If 4-H members get half as much out of the program as we do as Leaders then we are doing our jobs. I tell people if the Leaders aren’t learning and developing right alongside their members they aren’t doing something right.

4. What’s your favourite 4-H memory?

I have so many. In my own time as a member, it truly was an honour to participate in the first ever Classic, and to place second with my calf, Kenarbara Dominion Fobes, was extra special. Every time I represented Grey I cherished the opportunity. As a 4-H mom, seeing my sons achieve and excel not only in the showring but outside as well, and to develop into great young men is amazing. A couple of special memories would be Adam winning the dairy member of the year for Grey and Champion Showman at Lucknow and Shea winning Reserve Champion showman at the Classic and the same year also Reserve Showman at the Jr. Sheep show. I don’t think that has been done before or since. The next year he followed it up by winning EastGen Overall Champion. As a 4-H Leader, last year two of our sheep members were named Grand and Reserve Grand Showmen at the Jr. Sheep Show at the Royal. Watching Zac being presented with the grand ribbon then watching Delaney also being presented with her reserve ribbon was amazing! But what made it extra special was to see the pride on Zac’s face when Delaney was named reserve. He was as happy for his club mate as he was for himself and that is what 4-H is all about. Our sheep club is 95% non-farm kids with no 4-H history, and to hear their families talk about how the kids have grown and developed throughout the club is very fulfilling!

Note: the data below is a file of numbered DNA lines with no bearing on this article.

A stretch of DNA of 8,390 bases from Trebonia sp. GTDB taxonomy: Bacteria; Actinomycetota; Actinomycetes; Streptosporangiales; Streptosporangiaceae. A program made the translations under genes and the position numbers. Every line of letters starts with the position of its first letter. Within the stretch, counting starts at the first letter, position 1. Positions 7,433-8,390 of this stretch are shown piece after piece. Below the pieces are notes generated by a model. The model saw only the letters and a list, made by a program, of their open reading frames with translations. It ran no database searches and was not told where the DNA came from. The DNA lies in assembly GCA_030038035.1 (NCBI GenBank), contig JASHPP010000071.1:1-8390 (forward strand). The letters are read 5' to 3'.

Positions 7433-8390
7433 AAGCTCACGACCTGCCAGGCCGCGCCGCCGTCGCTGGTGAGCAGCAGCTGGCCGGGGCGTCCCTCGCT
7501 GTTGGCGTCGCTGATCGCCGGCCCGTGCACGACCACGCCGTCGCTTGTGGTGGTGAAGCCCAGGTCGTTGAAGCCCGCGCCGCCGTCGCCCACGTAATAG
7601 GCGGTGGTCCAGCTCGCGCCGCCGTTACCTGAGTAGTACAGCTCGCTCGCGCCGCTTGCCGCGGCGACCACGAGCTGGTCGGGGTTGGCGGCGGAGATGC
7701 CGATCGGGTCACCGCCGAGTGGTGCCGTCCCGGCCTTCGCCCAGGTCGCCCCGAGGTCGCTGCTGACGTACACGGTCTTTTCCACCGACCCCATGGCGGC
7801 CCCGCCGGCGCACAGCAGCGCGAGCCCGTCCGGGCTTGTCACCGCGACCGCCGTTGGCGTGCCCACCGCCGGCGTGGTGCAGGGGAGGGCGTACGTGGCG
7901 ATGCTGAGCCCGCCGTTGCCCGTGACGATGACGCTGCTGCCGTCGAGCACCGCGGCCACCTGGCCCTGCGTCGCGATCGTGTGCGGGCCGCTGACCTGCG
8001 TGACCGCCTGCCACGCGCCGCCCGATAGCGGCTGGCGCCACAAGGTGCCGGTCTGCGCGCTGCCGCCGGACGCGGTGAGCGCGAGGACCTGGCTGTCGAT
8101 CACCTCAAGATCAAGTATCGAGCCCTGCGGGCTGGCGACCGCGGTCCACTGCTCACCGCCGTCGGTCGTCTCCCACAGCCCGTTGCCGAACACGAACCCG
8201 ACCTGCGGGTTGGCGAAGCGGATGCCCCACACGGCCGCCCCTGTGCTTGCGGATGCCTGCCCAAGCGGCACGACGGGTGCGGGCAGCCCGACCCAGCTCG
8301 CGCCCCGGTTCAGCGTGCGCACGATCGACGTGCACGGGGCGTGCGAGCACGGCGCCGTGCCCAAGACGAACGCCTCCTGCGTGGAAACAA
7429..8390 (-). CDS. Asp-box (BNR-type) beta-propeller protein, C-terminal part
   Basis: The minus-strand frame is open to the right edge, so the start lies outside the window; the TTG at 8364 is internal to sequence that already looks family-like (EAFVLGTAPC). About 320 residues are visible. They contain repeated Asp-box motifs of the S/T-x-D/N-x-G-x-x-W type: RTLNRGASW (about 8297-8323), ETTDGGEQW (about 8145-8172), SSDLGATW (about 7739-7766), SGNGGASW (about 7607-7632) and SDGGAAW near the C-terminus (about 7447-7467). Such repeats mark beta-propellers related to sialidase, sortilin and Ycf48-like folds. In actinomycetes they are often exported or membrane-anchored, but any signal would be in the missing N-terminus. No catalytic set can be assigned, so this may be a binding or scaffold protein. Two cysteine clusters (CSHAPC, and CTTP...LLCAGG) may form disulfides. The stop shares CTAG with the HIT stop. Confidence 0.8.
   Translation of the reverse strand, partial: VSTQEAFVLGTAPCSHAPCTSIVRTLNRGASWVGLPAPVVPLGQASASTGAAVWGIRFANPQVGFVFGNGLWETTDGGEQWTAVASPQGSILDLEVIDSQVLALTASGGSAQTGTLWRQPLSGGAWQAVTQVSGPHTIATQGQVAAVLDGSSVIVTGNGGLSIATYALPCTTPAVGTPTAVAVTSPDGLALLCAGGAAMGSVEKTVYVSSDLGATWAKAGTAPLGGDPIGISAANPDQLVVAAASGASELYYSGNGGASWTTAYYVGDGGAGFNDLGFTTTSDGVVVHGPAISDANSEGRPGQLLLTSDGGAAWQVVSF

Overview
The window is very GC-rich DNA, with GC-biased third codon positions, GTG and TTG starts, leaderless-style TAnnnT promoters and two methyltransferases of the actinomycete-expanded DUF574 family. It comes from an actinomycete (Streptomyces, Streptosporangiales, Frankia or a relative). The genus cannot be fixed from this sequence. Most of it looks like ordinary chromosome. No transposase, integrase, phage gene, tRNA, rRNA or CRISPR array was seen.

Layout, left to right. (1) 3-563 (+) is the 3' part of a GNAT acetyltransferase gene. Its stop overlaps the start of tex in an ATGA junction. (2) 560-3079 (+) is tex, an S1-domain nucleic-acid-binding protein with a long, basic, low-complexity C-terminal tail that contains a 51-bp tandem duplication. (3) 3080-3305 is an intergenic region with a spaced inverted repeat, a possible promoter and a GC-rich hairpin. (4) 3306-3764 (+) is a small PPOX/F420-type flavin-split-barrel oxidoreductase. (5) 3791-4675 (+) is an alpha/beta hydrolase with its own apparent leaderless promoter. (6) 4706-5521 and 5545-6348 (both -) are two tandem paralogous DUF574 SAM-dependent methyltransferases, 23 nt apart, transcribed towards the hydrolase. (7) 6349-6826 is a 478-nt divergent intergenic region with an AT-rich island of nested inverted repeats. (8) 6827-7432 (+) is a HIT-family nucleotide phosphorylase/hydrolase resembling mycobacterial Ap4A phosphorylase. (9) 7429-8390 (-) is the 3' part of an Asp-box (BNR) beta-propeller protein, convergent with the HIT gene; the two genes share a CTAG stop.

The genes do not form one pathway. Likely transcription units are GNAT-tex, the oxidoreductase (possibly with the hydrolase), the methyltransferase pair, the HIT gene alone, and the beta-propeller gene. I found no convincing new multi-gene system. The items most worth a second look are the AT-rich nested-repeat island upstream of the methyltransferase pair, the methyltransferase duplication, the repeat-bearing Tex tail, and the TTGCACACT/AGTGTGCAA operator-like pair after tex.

5. What do you do outside of 4-H? (hobbies, school, career, etc)

Since I am a bona fide 4-H addict, most of our lives revolve around 4-H. I have worked at the Real Estate Institute of Canada for the past 13 years. We are a not-for-profit organization and I find working in that field helps me to better understand how others such as 4-H works. I have just taken on the part-time role of Livestock Coordinator with 4-H Ontario—my dream job! Even if it is a little hectic at the moment, I love it. Brian and I own a couple of holsteins and love to show, so if there is a show you will probably find us either at ring side or in the barns, depending on our work schedules. I am also active helping the boys with their purebred sheep flock and their showing. I am Logistics Manager and Public Relations for Shad and Goodacre Livestock during the sheep show at the Royal. Brian and I are blessed with two amazing sons, Adam and Shea, a great daughter-in-law Liz and three grandsons Riley, Hunter and Grayson and any day number four will be making their appearance. They are the light of our lives and sure keep us busy.

Liked Shelley’s story? Want to share your own 4-H story? Click here and tell us what 4-H has meant to you in our 5 Questions With… feature!